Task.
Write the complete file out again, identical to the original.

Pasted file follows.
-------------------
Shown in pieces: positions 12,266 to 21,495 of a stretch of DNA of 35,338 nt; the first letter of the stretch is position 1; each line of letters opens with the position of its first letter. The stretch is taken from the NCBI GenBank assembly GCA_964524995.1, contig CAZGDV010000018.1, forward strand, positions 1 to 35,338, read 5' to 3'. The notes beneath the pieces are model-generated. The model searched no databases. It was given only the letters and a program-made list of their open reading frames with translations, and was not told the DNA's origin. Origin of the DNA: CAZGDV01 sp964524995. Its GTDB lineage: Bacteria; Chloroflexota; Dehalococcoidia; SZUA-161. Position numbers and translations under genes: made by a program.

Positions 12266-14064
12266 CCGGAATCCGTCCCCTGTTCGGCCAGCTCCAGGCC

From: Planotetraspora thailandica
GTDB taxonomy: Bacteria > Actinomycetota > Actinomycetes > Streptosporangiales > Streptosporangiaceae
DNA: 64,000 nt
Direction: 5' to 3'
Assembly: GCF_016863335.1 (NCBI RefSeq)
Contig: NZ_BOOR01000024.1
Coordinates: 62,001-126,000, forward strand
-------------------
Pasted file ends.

Shown in pieces: positions 12,266 to 21,495 of a stretch of DNA of 35,338 nt; the first letter of the stretch is position 1; each line of letters opens with the position of its first letter. The stretch is taken from the NCBI GenBank assembly GCA_964524995.1, contig CAZGDV010000018.1, forward strand, positions 1 to 35,338, read 5' to 3'. The notes beneath the pieces are model-generated. The model searched no databases. It was given only the letters and a program-made list of their open reading frames with translations, and was not told the DNA's origin. Origin of the DNA: CAZGDV01 sp964524995. Its GTDB lineage: Bacteria; Chloroflexota; Dehalococcoidia; SZUA-161. Position numbers and translations under genes: made by a program.

Positions 12266-14064
12266 CCGGAATCCGTCCCCTGTTCGGCCAGCTCCAGGCC

From: Planotetraspora thailandica
GTDB taxonomy: Bacteria > Actinomycetota > Actinomycetes > Streptosporangiales > Streptosporangiaceae
DNA: 64,000 nt
Direction: 5' to 3'
Assembly: GCF_016863335.1 (NCBI RefSeq)
Contig: NZ_BOOR01000024.1
Coordinates: 62,001-126,000, forward strand